It is a relationship on multiple levels. Swiss watch brand Jaeger-LeCoultre has teamed with renowned Swiss artist Zimoun, commissioning him to create a special installation of sound art that reflects Jaeger-LeCoultre’s centuries-old history in sound making within the realm of watchmaking. The exhibition, which opens this week in China, will make a global journey.
Earlier this year, just before the global pandemic became a reality, Jaeger-LeCoultre announced that in 2020 it would be celebrating its history with minute repeaters, chiming watches and alarms – declaring it the year of The Sound Maker™. The intention was to celebrate the brand’s experience in sound, unveil new watches that highlight the art of sound (which it did) and announce the new sound sculpture installation by Zimoun.
Zimoun, who uses a nickname given to him by a friend during his teen years rather than his real name, is known for creating sound sculptures that are large architectural works of art. His work deals with the creation of mechanical rhythm using industrial raw materials. His works have been showcased in museums around the world, including Nam June Paik Art Museum Seoul, Art Museum Reina Sofia Madrid, Ringling Museum of Art Florida, Mumbai City Museum, National Art Museum Beijing; and dozens more. Likewise, of course, Jaeger-LeCoultre works with industrial materials such as steel and brass and builds architecturally inspired timepieces that chime the time or offer unprecedented sound in the form of school-bell alarms. The match seems perfect.
It took Zimoun approximately seven months to create the installation once he developed the idea after being commissioned by Jaeger-LeCoultre. The Sound Maker installation is entitled “1944 prepared dc-motors, mdf panels 72 x 72cm, metal disks Ø 8cm, 2020” consists of small dc-motors, medium-density fiberboard (MDF) panels, fine wires and almost 2,000 thin metal disks. The 2,000 disks are components obtained from Jaeger-LeCoultre’s workshops. Essentially, the watch components are connected to the dc-motors by fine wires. As the disks rotate against the MDF panels they create a sound similar to a coin falling to the ground. Not only is the sound important, but also, the movement of the disks creates a shimmering, always changing surface.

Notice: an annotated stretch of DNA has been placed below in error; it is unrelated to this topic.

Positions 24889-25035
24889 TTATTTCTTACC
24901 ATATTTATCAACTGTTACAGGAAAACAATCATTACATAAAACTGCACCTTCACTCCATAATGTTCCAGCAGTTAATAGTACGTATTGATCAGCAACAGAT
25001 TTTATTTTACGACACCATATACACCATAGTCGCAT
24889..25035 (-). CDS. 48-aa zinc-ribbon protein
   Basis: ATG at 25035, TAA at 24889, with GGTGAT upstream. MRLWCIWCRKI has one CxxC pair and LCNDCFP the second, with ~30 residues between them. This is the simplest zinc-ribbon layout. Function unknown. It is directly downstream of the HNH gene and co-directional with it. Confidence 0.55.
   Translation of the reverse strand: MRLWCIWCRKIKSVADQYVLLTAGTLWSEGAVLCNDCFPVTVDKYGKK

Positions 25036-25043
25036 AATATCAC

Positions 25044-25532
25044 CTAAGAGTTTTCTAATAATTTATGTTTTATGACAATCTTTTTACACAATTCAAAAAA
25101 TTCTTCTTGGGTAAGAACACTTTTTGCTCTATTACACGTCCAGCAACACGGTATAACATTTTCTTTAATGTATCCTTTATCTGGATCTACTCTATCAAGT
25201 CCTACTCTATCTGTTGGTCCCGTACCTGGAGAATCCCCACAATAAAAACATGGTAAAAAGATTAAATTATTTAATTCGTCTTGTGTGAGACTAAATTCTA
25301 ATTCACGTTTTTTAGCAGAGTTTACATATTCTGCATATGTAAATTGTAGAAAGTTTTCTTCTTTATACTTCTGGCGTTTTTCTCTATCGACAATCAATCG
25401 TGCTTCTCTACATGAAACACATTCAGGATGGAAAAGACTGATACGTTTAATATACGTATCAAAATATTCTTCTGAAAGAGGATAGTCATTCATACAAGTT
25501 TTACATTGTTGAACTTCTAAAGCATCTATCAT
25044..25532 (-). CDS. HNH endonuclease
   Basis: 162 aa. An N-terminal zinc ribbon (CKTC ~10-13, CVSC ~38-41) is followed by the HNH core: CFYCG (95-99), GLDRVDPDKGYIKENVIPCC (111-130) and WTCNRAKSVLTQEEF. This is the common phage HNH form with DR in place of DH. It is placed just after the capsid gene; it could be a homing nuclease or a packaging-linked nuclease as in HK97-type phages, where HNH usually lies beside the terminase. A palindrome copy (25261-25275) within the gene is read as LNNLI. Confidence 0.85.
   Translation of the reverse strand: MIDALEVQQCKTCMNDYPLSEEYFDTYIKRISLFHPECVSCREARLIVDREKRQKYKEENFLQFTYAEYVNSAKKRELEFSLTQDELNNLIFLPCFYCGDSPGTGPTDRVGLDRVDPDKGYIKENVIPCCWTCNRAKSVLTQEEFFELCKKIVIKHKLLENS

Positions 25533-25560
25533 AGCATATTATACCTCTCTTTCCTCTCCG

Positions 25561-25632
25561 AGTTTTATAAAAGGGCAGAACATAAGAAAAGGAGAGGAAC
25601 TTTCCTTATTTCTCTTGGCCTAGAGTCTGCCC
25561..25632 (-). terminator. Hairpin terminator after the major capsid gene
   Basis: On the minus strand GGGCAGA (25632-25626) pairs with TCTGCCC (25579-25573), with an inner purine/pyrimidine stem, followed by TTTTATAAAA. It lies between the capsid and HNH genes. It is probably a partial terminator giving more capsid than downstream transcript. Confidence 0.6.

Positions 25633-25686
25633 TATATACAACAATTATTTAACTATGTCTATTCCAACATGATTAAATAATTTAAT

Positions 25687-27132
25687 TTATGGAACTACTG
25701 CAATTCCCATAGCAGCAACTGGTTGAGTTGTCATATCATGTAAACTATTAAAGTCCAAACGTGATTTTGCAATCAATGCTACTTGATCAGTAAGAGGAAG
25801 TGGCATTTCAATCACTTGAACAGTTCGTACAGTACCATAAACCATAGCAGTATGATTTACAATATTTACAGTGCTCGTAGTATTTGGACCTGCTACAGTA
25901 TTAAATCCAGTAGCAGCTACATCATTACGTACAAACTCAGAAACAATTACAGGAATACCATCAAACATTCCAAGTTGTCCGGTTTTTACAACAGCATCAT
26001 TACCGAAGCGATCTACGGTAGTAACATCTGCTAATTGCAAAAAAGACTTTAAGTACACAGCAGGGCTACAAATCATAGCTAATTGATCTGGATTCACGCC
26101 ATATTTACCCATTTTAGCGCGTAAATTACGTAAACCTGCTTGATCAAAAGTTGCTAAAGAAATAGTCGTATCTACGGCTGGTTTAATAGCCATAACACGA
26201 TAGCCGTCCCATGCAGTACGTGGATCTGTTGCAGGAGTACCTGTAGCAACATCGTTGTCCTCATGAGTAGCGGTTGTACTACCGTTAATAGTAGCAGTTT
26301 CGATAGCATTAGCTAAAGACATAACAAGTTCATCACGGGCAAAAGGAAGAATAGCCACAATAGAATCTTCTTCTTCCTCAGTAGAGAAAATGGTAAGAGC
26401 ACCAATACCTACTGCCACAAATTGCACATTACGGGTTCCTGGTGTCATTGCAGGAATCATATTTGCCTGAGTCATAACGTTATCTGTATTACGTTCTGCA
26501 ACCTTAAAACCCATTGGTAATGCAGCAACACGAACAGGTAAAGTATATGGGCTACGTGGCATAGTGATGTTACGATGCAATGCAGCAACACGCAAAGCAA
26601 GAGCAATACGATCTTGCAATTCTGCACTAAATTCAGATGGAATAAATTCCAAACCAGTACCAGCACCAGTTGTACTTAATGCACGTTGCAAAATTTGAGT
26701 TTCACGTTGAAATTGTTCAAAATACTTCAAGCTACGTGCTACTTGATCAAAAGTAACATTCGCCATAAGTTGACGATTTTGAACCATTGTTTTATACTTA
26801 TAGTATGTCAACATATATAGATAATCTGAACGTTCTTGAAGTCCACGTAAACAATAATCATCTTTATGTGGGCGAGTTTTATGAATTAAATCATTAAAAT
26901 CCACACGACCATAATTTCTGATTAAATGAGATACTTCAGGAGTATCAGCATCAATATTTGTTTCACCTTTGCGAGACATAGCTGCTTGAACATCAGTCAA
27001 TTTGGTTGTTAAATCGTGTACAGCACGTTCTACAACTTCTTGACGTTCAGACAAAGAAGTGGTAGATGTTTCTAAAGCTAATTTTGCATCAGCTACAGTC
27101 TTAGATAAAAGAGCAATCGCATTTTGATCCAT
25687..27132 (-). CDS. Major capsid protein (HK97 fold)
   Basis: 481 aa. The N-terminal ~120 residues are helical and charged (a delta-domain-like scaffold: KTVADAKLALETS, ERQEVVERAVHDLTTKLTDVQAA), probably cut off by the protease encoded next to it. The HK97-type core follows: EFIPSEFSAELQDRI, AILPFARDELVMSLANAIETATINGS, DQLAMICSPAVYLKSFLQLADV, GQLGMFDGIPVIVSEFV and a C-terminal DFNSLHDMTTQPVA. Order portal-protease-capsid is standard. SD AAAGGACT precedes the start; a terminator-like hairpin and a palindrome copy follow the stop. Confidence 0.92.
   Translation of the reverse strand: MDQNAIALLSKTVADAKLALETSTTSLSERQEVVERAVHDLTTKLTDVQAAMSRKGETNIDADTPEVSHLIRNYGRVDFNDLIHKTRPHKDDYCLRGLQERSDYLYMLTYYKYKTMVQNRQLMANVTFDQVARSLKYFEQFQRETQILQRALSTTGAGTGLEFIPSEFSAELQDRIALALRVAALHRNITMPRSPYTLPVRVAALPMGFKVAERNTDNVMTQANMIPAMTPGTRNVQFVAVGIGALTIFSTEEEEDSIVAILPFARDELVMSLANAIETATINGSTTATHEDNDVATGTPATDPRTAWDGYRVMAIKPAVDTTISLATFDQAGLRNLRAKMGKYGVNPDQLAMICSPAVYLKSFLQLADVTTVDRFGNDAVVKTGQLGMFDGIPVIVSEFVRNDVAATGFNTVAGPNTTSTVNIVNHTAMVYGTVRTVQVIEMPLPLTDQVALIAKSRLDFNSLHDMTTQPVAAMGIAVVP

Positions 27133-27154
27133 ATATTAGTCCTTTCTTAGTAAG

“I’m interested in sound as an architectonic element to create space, but also in sound which somehow inhabits a room and interacts with it,” says Zimoun. “I work with three-dimensional sound structures, with spatial experiences and the exploration of sound, material and space – and perception. Since all the wires holding the metal discs are bent by hand, each is slightly different, causing the metal discs to rotate at different angles or speeds. This creates a complex individuality that affects both the visual and acoustic properties of the work. The